grants in the face of Covid-19, the same pandemic that has depressed domestic revenue as the economy slowed.
A breakdown in the headline revenue figure shows that domestic revenue target for the first half of the fiscal year 2020/21 was K608.3 billion, but actual outturn by December 2020 was K571.8 billion, representing a six percent underperformance.
Of the targeted K608.3 billion domestic revenue, K550.6 billion
is tax-revenue target while
K57.7 billion is non-tax revenue target. is tax-revenue target while
The current financial y e a r ’s tax revenue performance, at 94 percent, is better than the same period in the 2019/20 National Budget, whose performance stood at 83 percent, signalling a rebound was in the works, but which is now under threat as Covid-19 wreaks more havoc.
Our source at Treasury privy to budget execution confided that during the first six months, it has not been easy for the Malawi Revenue Authority (MRA) to collect more resources from trade taxes as well as domestic value added taxes (VAT) on account of Covid-19 pandemic, which has now taken a new ravaging strain that has killed 518 people since April 2 2020 when the first cases were reported. Yesterday, the country registered 592 new cases, 10 new deaths and 81 recoveries the day.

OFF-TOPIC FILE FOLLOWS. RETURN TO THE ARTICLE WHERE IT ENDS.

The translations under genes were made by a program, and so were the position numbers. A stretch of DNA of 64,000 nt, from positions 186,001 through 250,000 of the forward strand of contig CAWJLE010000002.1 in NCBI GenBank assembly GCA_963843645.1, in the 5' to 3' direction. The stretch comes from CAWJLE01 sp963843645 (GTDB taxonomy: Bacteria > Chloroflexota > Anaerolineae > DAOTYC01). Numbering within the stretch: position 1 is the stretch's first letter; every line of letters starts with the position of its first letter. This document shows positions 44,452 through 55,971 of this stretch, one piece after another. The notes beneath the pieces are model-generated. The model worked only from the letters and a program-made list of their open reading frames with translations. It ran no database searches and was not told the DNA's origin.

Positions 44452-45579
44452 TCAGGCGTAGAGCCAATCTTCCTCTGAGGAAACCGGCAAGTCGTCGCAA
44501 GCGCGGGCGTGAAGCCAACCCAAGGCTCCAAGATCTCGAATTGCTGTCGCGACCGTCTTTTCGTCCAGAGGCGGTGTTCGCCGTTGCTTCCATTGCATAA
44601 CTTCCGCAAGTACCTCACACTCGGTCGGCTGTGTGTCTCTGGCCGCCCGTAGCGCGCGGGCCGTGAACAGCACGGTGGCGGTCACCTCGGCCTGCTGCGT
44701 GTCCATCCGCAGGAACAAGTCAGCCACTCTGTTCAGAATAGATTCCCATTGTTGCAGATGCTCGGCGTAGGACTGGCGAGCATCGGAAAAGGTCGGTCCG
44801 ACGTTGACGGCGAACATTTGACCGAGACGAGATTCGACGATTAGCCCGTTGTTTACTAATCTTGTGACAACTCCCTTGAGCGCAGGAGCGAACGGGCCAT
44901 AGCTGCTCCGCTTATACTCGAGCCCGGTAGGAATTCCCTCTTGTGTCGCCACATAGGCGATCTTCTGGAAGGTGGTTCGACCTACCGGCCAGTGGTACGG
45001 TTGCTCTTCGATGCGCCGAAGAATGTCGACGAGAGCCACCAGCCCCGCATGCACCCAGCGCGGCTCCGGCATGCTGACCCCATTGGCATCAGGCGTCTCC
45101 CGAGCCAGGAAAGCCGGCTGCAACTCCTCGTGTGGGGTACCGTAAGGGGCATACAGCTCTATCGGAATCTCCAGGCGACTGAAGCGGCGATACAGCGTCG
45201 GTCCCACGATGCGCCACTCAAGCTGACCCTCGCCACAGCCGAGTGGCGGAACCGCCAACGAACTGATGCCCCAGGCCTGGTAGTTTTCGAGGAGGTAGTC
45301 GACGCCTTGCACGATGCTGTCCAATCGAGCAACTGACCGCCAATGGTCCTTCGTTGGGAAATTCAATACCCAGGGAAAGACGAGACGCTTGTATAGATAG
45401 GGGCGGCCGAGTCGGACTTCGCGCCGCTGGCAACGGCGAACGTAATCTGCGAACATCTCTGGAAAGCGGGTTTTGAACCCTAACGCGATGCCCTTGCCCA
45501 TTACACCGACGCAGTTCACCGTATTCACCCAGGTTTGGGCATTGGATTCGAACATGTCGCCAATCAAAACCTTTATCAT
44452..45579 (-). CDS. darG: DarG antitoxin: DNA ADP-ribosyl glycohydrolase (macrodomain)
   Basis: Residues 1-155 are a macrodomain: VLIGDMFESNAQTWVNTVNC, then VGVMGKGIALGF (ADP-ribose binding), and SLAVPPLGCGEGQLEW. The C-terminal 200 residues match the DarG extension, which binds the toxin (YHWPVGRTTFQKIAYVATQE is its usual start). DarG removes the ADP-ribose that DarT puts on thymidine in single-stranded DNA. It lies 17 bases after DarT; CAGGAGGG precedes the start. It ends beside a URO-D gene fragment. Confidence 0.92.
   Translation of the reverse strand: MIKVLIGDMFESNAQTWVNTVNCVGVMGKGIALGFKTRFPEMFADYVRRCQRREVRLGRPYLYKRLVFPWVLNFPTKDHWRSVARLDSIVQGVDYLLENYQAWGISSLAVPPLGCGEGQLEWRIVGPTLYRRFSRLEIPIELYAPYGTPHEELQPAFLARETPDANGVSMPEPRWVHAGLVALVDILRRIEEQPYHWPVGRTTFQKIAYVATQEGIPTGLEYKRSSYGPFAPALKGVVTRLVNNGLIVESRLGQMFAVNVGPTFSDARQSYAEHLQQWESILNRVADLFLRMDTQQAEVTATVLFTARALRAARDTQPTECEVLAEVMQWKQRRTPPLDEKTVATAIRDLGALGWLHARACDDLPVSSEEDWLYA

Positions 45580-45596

Said the source: “It is a difficult year. Most of the budget lines are statutory in nature and, therefore, [our] expectation is that come the mid-year review, the budget will likely be increased due to the immense expenditure pressure.
“But if MRA is under-collecting, it means more borrowing and that means more pressure on our already high debt stock. As it stands now, efficiency is the only way out as those budget assumptions underpinning this budget [no longer hold].”